Posts Tagged by flag
|July 3, 2015||Posted by Tracy Knutsen under Excursions|
Apple pie, baseball and the Fourth of July: It’s hard for one to think of three more stereotypically American things. Have a Bruce Springsteen album playing in the background and you’d have an Americana overload.
The truth is America is constantly changing: We’re a diverse country with large amounts of different nationalities, races and religions that grow larger every decade. Regardless of your lineage or creed, every Fourth of July we celebrate the history of when we achieved our independence as a country, and we do this by grilling, lounging in the sun with friends and family, and a night of fireworks.
So, as we get closer and closer to the most patriotic of holidays, take a moment to read our Fourth of July infographic.
Read more: http://www.quickenloans.com/blog
Let freedom ring! Happy 4th of July!
|May 19, 2015||Posted by Tracy Knutsen under Decor, Gardening|
My husband got a flagpole and some new flags for Christmas. It took us until the end of March to pick a spot in our yard, dig a hole, and install the pole in our yard. Old Glory is finally flying! He’s super proud! With Memorial Day coming up I thought it would be great idea to talk about American flag etiquette, because a lot of people just aren’t sure.
First of all, what’s the proper way to display a flag?
There are few options – you can fly out from a pole, attach it to a wall with tacks, or tape it over a window. Just don’t tie it to a tree or drape it over the side of a car, a train or a boat. These are all signs of disrespect, according to the official US Flag Code, adopted by Congress in 1942.
Next, how should the flag be oriented?
The union, also known as the stars, should always be in the upper left hand corner. An upside down flag is actually a distress signal. If you’re displaying a state flag next to the American flag, both flags should be at the same height and the United States flag should be on the observers left.
Flying three flags?
Place Old Glory in the center. As long as it’s on top, the American flag can share a pole with a state or organization flag, too. However, you should never hang two national flags on the same pole.
Can I leave it up all the time?
If it’s inside, yes. But outdoor flags should be illuminated at night by a spotlight, a streetlamp, or garage light, or taken down at sunset. Fold neatly and stow it in a dry place, like a drawer or linen closet.
What should I do if my flag looks worn?
Stitch up small tears with a needle and thread. Stained or dirty flags should be dry cleaned, some cleaners will do this free of charge around the 4th of July. When a flag becomes frayed along the edges or the red stripes faded paint, replace it. Flying a worn out flag is one of the most serious of flag offenses.
How do you dispose of a flag?
Throwing a flag in the garbage is disrespectful. Believe it or not, according to the United States flag code, burning it is the right thing to do. When done ceremoniously and in private, rather than in protest, setting fire to the flag isn’t a sacrilege. Worried about safety? Make America and your local fire marshal proud by dropping off your flag at the nearest American Legion office. Find one at Legion.org. Its members will incinerate it for you. Another option is to give it to a Boy Scout or Girl Scout Troop to burn at a campfire flag burning ceremony. You can find other information at US Flag Code.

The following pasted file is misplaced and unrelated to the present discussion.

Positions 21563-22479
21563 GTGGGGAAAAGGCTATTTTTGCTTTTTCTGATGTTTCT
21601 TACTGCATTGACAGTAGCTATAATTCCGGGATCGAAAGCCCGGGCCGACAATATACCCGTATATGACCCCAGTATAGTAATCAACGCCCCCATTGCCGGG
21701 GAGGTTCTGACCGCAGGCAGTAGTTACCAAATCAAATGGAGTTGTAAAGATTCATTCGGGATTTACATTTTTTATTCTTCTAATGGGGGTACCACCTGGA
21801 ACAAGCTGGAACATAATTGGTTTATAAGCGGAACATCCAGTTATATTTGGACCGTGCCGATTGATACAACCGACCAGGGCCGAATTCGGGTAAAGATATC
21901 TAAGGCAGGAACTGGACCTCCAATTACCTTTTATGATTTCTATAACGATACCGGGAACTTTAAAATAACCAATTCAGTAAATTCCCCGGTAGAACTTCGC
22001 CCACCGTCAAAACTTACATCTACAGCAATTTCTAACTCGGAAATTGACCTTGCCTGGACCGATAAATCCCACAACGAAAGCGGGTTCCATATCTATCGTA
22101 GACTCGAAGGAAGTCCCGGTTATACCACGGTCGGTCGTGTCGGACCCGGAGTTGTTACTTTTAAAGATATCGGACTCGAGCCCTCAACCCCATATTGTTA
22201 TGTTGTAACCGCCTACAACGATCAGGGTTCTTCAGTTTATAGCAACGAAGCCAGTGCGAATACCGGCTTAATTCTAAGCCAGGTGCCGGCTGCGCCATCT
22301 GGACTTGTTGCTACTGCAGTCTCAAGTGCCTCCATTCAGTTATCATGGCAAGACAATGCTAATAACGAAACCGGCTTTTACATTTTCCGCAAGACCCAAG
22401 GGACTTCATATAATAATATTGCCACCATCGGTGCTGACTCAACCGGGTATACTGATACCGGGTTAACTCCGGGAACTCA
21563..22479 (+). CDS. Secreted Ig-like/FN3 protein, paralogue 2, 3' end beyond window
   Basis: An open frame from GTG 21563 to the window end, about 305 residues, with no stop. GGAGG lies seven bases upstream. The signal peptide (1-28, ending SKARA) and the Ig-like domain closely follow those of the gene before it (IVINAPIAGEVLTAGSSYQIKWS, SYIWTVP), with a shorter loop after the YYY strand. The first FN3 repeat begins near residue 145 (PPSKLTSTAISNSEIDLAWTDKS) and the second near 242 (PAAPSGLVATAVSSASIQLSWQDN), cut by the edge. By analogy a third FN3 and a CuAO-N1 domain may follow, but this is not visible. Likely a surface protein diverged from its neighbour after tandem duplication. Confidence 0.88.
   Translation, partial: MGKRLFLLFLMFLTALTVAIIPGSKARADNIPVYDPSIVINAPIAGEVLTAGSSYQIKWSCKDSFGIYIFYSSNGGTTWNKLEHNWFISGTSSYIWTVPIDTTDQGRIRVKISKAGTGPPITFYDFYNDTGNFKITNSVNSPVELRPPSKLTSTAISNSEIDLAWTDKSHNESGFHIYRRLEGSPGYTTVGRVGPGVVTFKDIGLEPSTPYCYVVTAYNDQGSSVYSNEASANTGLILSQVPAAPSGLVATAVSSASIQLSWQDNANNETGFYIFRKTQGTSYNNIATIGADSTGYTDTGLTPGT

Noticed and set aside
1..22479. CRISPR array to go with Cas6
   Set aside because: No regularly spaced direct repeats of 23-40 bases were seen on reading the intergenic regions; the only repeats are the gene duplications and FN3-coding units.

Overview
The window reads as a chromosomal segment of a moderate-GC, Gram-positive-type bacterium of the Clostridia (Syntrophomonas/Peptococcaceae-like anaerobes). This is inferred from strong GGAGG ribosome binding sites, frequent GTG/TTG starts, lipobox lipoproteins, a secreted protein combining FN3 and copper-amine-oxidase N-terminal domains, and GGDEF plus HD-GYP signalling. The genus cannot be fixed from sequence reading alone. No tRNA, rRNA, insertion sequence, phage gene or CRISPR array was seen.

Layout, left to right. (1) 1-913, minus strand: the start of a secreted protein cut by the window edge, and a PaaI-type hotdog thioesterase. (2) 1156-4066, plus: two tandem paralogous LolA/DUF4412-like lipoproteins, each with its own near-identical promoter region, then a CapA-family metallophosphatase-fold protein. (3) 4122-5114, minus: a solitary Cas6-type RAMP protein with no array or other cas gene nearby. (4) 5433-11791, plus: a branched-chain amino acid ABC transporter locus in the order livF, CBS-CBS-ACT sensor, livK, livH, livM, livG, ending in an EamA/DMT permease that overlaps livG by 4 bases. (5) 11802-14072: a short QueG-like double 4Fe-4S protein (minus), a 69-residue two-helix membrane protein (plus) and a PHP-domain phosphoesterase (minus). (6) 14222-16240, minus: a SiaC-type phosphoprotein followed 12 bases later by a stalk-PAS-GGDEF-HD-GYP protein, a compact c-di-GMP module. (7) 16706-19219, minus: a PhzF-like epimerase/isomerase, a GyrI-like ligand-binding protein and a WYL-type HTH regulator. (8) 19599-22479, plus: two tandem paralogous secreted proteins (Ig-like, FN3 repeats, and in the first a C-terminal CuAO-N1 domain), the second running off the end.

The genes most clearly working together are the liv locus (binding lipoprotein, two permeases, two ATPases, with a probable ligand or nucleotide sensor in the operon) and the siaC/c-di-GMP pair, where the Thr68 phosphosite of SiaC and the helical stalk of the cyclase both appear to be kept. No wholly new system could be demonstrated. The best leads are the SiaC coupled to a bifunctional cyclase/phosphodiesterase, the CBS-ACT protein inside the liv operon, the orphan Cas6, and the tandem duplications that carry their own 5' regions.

Federal law stipulates many aspects of flag etiquette. The section of law dealing with American Flag etiquette is generally referred to as the Flag Code. Some general guidelines from the Flag Code answer many of the most common questions:
- The flag should be lighted at all times, either by sunlight or by an appropriate light source.
- The flag should be flown in fair weather, unless the flag is designed for inclement weather use.
- The flag should never be dipped to any person or thing. It is flown upside down only as a distress signal.
- The flag should not be used for any decoration in general. Bunting of blue, white and red stripes is available for these purposes. The blue stripe of the bunting should be on the top.
- The flag should never be used for any advertising purpose. It should not be embroidered, printed or otherwise impressed on such articles as cushions, handkerchiefs, napkins, boxes, or anything intended to be discarded after temporary use. Advertising signs should not be attached to the staff or halyard.
- The flag should not be used as part of a costume or athletic uniform, except that a flag patch may be used on the uniform of military personnel, fireman, policeman and members of patriotic organizations.
- The flag should never have any mark, insignia, letter, word, number, figure, or drawing of any kind placed on it, or attached to it.
- The flag should never be used for receiving, holding, carrying, or delivering anything.
- When the flag is lowered, no part of it should touch the ground or any other object; it should be received by waiting hands and arms. To store the flag it should be folded neatly and ceremoniously.
- The flag should be cleaned and mended when necessary.
- When a flag is so worn it is no longer fit to serve as a symbol of our country, it should be destroyed by burning in a dignified manner
Here is a little more information about our flag. I didn’t realize that on Memorial Day, you are supposed to “raise the flag to the top briskly in the morning, then slowly lower it to half-staff,” then at noon, it should be raised to the top again.